Ebonny’s Story: the day my life changed forever

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Ebonny's Story
Camera IconEbonny's Story Credit: Supplied

Ebonny was just 28 years old when she was catastrophically injured in a motorbike accident in Perth, three years ago.

“My first conscious memory was waking up in the hospital and just not feeling my legs,” Ebonny said.

“Initially I just thought I was in a bad dream, but then I kept waking up and realised that things were really bad.”

On the day of the accident, Ebonny recalls feeling dizzy after arriving at a friend’s place to get her bike modified. They decided to go out for lunch, hoping it would help Ebonny feel better.

Disaster struck before Ebonny even made it past the corner.

“There’s no evidence of me trying to stop or brace myself with the impact and it looks as though I’ve just gone straight through the corner, off the bridge, cleared the water, landed on the bank on the other side and rolled down into the water,” Ebonny said.

“The injuries I received were very extensive. I had several life-threatening injuries simultaneously.”

After a week in hospital Ebonny was given the news that she wouldn’t walk again.

“There’s no easy way to hear that,” Ebonny said.

“I just knew my life would never be the same.”

Ebonny is one of almost two hundred West Australians who now receive care and support for the rest of their lives after being injured in a vehicle crash. The Insurance Commission’s Catastrophic Injuries Support Scheme was established in 2016 to provide lifetime treatment, care and support to West Australian motorists, passengers, pedestrians and cyclists who are catastrophically injured in a motor vehicle crash on our roads.

Two million West Australian motorists purchase motor injury insurance as part of their vehicle registration. The insurance premium collected is used to pay for the care require by people injured in crashes and to help them with their rehabilitation and recovery.

The cost of lifetime treatment, care and support is estimated at $4 million, on average, per person – for people who are catastrophically injured in a motor vehicle accident.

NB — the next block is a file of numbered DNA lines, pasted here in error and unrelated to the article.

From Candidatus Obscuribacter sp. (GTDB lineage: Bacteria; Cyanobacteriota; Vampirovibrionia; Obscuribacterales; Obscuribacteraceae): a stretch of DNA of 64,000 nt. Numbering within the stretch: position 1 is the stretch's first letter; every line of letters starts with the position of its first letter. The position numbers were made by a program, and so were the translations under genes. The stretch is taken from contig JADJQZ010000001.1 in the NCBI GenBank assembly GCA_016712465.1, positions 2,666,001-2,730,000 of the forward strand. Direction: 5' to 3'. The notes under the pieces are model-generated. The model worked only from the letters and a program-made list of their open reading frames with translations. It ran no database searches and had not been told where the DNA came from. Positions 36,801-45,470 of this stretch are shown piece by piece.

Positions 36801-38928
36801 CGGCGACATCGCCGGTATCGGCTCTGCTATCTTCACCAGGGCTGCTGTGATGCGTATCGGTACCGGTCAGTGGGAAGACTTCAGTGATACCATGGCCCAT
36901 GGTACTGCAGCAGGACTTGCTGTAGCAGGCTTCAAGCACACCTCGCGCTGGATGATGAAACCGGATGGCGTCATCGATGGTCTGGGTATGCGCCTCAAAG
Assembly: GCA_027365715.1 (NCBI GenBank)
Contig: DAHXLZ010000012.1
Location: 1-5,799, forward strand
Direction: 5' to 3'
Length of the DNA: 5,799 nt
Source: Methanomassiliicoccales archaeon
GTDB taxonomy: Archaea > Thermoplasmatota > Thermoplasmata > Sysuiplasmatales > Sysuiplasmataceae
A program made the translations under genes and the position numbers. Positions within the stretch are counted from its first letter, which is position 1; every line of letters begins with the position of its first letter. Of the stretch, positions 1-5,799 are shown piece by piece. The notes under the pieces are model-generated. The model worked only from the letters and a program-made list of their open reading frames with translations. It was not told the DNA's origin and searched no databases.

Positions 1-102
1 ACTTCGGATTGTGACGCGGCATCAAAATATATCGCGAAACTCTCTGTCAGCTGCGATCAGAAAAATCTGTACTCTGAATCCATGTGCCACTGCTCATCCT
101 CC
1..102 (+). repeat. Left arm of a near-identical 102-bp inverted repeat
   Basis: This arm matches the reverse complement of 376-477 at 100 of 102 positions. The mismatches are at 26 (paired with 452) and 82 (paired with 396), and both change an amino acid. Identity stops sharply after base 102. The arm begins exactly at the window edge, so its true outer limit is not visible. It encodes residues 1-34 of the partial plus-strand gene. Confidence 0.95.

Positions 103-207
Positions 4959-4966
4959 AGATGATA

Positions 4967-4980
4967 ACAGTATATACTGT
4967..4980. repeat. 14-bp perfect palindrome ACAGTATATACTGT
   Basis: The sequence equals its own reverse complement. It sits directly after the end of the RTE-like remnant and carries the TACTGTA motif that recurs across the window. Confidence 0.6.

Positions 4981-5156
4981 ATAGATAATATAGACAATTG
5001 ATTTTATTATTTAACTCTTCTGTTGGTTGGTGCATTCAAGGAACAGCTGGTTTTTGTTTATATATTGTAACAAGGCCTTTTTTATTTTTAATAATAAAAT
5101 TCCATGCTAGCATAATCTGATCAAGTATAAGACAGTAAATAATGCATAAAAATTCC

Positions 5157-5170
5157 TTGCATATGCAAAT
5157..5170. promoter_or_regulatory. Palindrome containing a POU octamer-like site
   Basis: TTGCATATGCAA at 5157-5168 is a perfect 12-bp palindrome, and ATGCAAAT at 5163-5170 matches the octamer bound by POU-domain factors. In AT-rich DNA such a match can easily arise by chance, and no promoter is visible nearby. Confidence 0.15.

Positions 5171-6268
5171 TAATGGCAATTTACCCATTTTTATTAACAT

Insurance Commission of Western Australia Senior Care Coordinator Sue Reilly met Ebonny in hospital.

Working together, they identified Ebonny’s goals and helped her prepare for life after discharge from hospital.

“It’s about facilitating and enabling somebody to be able to direct their own journey,” Sue said.

“We’re not making the decisions for the person; we are just giving them the tools to make those decisions.”

With support from the Insurance Commission, Ebonny has had her home modified, enabling her to live independently. Her next goals are relearning to drive, returning to work and getting involved in an outdoor hobby like horse riding or mountain biking.

“At 28, I had no idea what a spinal cord injury was, or what it meant to not be able to feel or move my legs at all,” Ebonny said.

“It takes away your independence, and independence to me feels like freedom. But meeting Sue has taken a lot of weight off my shoulders.”

Motor injury insurance on your rego covers more than you realise. A catastrophic injury on the roads could happen to any of us. These types of injuries cost millions of dollars in medical fees, equipment and therapy needed for a lifetime. Visit the website to find out more.

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